Objective: To test the hypothesis that noxious stimulation at birth may increase the long-term risk for developing psychosomatic or functional disorders during later life.
Study design: Matched case-control study using sibling controls. The birth records were retrieved for the offspring of 494 mothers who, after uncomplicated pregnancies, had delivered two or more children with birth weights at least 2500 g, if at least one child was exposed to a perinatal complication or birth asphyxia. Among their offspring (N=1110), the 108 cases hospitalized for functional intestinal symptoms were identified from nationwide hospital discharge records. Of these, 96 cases were compared with 116 unaffected sibling controls.
Results: Functional intestinal symptoms occurred more commonly among the 1110 subjects (9.5%) than in the general population (3.4%, chi(2)=124, P<10(-6)). Gastric suction at birth occurred more frequently among the cases compared with their siblings (22.9% vs 11.2%). There were no differences in the number of cases and controls exposed to perinatal trauma or birth asphyxia. Multivariate logistic regression analyses showed that gastric suction at birth was associated with functional intestinal disorders during later life (odds ratio, 2.99; 95% confidence interval, 1.32-6.79; P=.009), whereas maternal, perinatal, or other confounding variables were not significant.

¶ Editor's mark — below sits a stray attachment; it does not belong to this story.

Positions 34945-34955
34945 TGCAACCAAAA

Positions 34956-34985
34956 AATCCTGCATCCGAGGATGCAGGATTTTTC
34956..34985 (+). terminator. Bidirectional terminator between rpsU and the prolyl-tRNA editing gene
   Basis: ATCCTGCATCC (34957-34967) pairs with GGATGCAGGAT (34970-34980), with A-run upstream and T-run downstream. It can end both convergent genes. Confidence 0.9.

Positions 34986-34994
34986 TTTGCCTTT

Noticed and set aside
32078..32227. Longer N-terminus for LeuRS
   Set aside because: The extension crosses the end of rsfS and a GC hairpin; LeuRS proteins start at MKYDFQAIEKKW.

Conclusions: Noxious stimulation caused by gastric suction at birth may promote the development of long-term visceral hypersensitivity and cognitive hypervigilance, leading to an increased prevalence of functional intestinal disorders in later life.